Thursday, 5 July 2012

To be a Captain

Recently I have been reading a lot of news, now that I'm hooked back up to the internet. One thing I am a bit of a fan of is opinions and debate. When I read articles about dumb decisions made by "Captains", a term I use in the loosest sense, I get agitated.

When you buy a boat, you are not a Captain, but when you take that boat out on the water, technically you are. Jennie and I kid about being Co-Captains, I get to make navigation decisions and she gets to do the paperwork. However in reality I would have to say I am responsible for Jennie's life, Dexter's life, my own life, and the damage my boat can do to others while on the water. We may joke, but when it gets serious so does my demeanour, and we take safety seriously.

Yesterday in New York, a 34 ft motor cruiser capsized and sadly 3 children died. A tragedy, no question. After debate on my last news commentary about the loss of coast guard auxiliary members in Canada, I was encouraged by responses and debate created. Progress comes from many minds defining their points of view. This is what is needed to progress, and try our best to avoid horrible incidents such as these in the future.

To say, "It is such a tragedy, I feel so bad for the families, and I can't imagine what everyone must be going through." is verbal diarrhea. Yes they will have a lot of grief to process, and this event will rock their world. Some may get better, some may never, C'est la vie.

I am concerned with how un-licenced amateur captains can get away on the remorse and pity of society. Sure you lost co-workers or children. However, it was your decisions that caused the loss. They should be charged for negligence, but the sentence does not have to be jail time.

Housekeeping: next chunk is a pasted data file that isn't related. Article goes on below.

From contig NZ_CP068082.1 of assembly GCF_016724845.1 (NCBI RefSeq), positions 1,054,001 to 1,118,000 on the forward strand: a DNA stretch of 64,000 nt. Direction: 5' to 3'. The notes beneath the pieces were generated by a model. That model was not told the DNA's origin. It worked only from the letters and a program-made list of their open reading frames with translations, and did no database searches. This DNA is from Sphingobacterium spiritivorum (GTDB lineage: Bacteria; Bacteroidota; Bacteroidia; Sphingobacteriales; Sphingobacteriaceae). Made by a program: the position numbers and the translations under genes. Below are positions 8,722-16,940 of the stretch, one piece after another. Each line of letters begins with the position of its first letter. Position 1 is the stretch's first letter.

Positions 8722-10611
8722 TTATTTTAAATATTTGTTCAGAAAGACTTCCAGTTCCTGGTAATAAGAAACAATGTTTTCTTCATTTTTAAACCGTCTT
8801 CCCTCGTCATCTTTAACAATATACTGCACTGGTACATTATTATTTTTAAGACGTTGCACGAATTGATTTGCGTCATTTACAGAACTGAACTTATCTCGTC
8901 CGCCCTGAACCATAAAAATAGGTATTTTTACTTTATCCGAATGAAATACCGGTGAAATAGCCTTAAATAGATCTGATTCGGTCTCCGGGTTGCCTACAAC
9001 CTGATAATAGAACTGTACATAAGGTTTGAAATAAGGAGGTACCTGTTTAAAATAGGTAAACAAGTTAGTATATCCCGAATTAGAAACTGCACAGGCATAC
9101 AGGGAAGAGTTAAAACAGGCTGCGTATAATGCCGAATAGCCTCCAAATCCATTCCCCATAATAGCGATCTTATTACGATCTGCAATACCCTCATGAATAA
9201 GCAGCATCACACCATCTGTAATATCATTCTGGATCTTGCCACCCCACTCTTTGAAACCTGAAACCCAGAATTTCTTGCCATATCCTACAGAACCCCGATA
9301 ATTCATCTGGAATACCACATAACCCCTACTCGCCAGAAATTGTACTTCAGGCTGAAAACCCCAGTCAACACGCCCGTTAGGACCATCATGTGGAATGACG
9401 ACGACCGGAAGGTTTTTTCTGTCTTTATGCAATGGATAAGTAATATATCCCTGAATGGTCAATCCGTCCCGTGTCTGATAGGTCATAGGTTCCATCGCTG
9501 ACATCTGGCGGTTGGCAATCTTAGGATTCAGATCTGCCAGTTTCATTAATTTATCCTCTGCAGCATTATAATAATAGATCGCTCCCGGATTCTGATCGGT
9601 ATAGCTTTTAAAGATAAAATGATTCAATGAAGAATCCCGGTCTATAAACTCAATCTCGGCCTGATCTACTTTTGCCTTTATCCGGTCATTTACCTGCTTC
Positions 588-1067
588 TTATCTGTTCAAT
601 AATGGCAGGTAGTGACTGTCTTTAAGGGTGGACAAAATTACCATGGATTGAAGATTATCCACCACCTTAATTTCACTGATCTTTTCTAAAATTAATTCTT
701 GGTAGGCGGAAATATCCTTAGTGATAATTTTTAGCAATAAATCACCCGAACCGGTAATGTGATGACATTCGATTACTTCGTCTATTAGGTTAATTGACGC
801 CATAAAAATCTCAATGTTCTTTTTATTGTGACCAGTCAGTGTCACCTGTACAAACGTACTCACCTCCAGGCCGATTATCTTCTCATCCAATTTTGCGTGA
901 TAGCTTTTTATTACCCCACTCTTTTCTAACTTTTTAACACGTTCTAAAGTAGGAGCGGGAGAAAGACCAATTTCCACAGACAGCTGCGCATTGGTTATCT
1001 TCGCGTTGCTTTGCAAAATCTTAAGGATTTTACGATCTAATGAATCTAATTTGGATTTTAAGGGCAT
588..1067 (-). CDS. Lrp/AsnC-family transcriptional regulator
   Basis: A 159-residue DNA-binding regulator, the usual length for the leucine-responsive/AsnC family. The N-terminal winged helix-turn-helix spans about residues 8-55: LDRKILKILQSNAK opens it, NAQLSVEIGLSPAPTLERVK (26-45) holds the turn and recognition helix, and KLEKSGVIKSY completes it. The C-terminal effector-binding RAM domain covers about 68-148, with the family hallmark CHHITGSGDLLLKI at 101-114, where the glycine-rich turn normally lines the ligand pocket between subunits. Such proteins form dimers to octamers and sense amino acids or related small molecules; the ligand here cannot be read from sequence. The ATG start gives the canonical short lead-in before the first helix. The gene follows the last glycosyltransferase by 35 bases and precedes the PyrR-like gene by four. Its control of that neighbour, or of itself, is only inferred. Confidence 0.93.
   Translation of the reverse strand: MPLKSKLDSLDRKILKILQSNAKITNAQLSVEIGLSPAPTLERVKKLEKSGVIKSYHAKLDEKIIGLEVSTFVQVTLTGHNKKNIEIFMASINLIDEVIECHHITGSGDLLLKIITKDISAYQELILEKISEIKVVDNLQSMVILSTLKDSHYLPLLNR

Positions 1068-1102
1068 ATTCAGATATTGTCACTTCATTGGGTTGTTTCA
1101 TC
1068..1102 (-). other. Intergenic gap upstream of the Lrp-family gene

In the case yesterday there was 27 people on a 34ft boat (example shown above). The captain had just purchased the boat and they were out watching the fireworks. Firework watching on the water is absolute chaos. In Vancouver it happens during a fireworks competition over two weeks in the middle of summer. The amount of alcohol and inexperienced captains out there is scary. Extra precautions must be taken for the safety of everyone onboard. In this case it is highly unlikely they had almost 30 lifejackets on board, and none of the children were wearing one. It is very easy for someone to fall into the water and no one to notice it. Even close to shore. This is a sad story and completely avoidable. If it was a paid captain driving the boat, they would need a pretty advanced licence to have 27 passengers, but if it is a civilian it gets passed on as a tragedy, an unfortunate accident.

I'm not a big fan of authorities on the water checking for lifejackets, and doing "safety" inspections. I would rather see people being held accountable for their actions. When the Costa Concordia sank off of Italy, of 4200 people on board only 20 are unaccounted for. People were ready to murder the captain in the streets. However if it an inexperienced captain who loses a higher percentage of his passengers onboard a smaller private boat, the captain should not be accountable..... Well that's not my opinion.


SV Pelagia said...

We watched Vancouver's Canada Day fireworks from Pelagia... at our dock, safely secured. (And I wouldn't go near next month's English Bay fireworks on Pelagia)

A check for life jackets (or whatever excuse/reason) by authorities on the water in NYC may have saved lives. That's the point.

Dave and Jennie said...

I agree we never went anywhere near that chaos on our boat when we lived in North Van.

The CG probably were checking, they most likely had a few life jackets on board, but no one was wearing any.

I put it down to a hard lesson in common sense.

We put a lifejacket on Dexter, and he's a dog.

It really sucks when kids die because adult negligence. There were 24 other people on that boat and not one thought it might be a good idea to throw some lifejackets on the kids.

Very sad.